OFFUTT AIR FORCE BASE, Neb. —
In the United States Air Force, there is almost no greater honor for an enlisted member than to obtain the rank of chief master sergeant and have the opportunity to give back to the force.
Many chiefs strive to maintain mastery of all their jobs and proficiencies, take a proactive role within their organization, constantly pursue professional development, and above all, set the example for those around them.
Throughout his time at U.S. Strategic Command, U.S. Air Force Chief Master Sgt. Richard Dawson, Human Capital Superintendent and Air Reserve component senior enlisted leader, continued this trend by challenging the enlisted who fall under him to participate in Joint Professional Military Education (JPME).
Professional Military Education is the formal system of education within the services that has an overall focus on professional development, leadership and management. The role of PME is to provide the education needed to complement individual training, operational experience, and self-improvement to produce professionally competent and confident leaders.
“Understanding each other’s training programs allows us collectively as a whole to better integrate, influence and lead,” Dawson said.
At USSTRATCOM, Dawson is directly responsible for more than 500 enlisted Soldiers, Sailors, Marines, Airmen. To better understand what is required from his troops and set an example, Dawson began attending his sister service’s PME courses.
In a joint environment, chief master sergeants have to ensure they are not only up to date regarding the role of the Air Force within the organization, but they need to understand the role of each sister service member and the technological changes in tomorrow’s fight.
“As technology changes across our services, the Joint Force warfighter has to be able to integrate, influence, and lead the joint operational environment,” Dawson explained. “Education is key to developing the solutions to do all of that and become a more lethal force for tomorrow. The concept of Joint Multi-Domain Operations that was spelled out by Gen. David Goldfein, U.S. Air Force Chief of Staff, at its base underpins these principles. I take this guidance seriously and thus set out to learn all that I could for the personnel that I am directly responsible for.”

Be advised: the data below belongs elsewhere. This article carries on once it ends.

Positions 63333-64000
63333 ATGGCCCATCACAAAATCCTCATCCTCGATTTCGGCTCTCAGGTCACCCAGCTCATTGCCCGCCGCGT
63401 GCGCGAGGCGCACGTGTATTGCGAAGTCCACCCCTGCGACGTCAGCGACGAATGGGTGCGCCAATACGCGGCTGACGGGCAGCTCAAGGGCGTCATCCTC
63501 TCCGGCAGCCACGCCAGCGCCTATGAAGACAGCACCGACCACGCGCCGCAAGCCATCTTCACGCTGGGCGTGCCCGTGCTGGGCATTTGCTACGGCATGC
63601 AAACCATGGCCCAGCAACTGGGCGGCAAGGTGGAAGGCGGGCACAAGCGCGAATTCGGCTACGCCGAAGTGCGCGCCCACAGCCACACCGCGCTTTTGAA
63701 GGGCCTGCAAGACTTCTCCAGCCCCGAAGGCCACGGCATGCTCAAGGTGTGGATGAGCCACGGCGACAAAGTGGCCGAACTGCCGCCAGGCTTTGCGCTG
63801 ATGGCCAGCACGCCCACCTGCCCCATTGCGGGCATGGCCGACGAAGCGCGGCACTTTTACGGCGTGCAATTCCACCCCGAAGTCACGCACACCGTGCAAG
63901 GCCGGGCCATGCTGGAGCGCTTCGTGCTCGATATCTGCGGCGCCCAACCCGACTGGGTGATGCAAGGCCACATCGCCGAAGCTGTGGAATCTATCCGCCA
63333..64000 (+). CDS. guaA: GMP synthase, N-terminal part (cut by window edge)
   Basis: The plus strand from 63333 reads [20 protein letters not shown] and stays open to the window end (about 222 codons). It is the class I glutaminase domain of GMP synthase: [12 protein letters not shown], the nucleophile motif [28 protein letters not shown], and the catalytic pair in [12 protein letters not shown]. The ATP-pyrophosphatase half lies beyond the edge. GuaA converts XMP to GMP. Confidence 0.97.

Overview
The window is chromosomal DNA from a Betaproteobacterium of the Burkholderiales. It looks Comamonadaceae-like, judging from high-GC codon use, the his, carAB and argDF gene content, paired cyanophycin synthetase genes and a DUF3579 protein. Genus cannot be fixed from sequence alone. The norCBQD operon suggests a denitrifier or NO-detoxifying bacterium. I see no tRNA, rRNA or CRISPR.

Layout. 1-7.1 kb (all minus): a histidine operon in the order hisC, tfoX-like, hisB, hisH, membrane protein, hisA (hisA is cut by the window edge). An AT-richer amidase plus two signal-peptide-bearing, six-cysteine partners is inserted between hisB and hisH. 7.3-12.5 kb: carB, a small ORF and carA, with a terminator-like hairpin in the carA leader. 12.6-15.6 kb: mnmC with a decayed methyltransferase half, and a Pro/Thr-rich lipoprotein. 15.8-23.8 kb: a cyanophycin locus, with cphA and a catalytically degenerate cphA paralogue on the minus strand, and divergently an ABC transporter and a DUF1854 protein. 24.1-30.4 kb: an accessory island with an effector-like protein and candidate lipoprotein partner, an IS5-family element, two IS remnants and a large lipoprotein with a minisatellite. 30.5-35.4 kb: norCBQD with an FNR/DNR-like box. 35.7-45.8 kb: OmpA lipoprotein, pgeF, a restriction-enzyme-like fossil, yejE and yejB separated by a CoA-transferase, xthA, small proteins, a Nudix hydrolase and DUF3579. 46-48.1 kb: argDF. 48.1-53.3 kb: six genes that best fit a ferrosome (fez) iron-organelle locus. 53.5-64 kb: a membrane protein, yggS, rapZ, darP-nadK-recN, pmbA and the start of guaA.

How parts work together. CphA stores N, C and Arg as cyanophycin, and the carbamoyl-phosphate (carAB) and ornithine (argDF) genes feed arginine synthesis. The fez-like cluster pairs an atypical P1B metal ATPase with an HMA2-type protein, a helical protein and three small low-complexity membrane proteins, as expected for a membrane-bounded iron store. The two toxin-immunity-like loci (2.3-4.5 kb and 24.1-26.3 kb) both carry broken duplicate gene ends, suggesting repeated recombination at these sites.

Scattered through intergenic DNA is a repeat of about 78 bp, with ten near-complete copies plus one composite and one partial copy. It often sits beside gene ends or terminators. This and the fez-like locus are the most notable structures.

Most recently, Dawson completed the Navy Enlisted Information Warfare Course here. This course demonstrates that Sailors are qualified in their rating and have acquired general knowledge to enhance their understanding of the role of information warfare capabilities as it pertains to warfighting, mission readiness and command survivability.
“I wanted to learn more about what the sailors do to earn their rate,” Dawson said. “I wanted to see what they went through to become certified to do their job, so I enrolled in their enlisted program. It was a very challenging and humbling experience, but I feel more connected to those sailors I am responsible for.”
The benefit of being at a joint command is having opportunities to participate in one of our sister service training programs, Dawson continued.
“To me, the amount of training one receives can be the difference between success and failure on the battlefield,” Dawson said. “We should understand how each one of us trains and provide us the ability to influence the battlefield.”
USSTRATCOM has global responsibilities assigned through the Unified Command Plan that include strategic deterrence, nuclear operations, joint electromagnetic spectrum operations, global strike, missile defense, and analysis and targeting
For more information, contact the USSTRATCOM Public Affairs Office at 402-912-0020 or USSTRATCOMPA@mail.mil or visit www.stratcom.mil.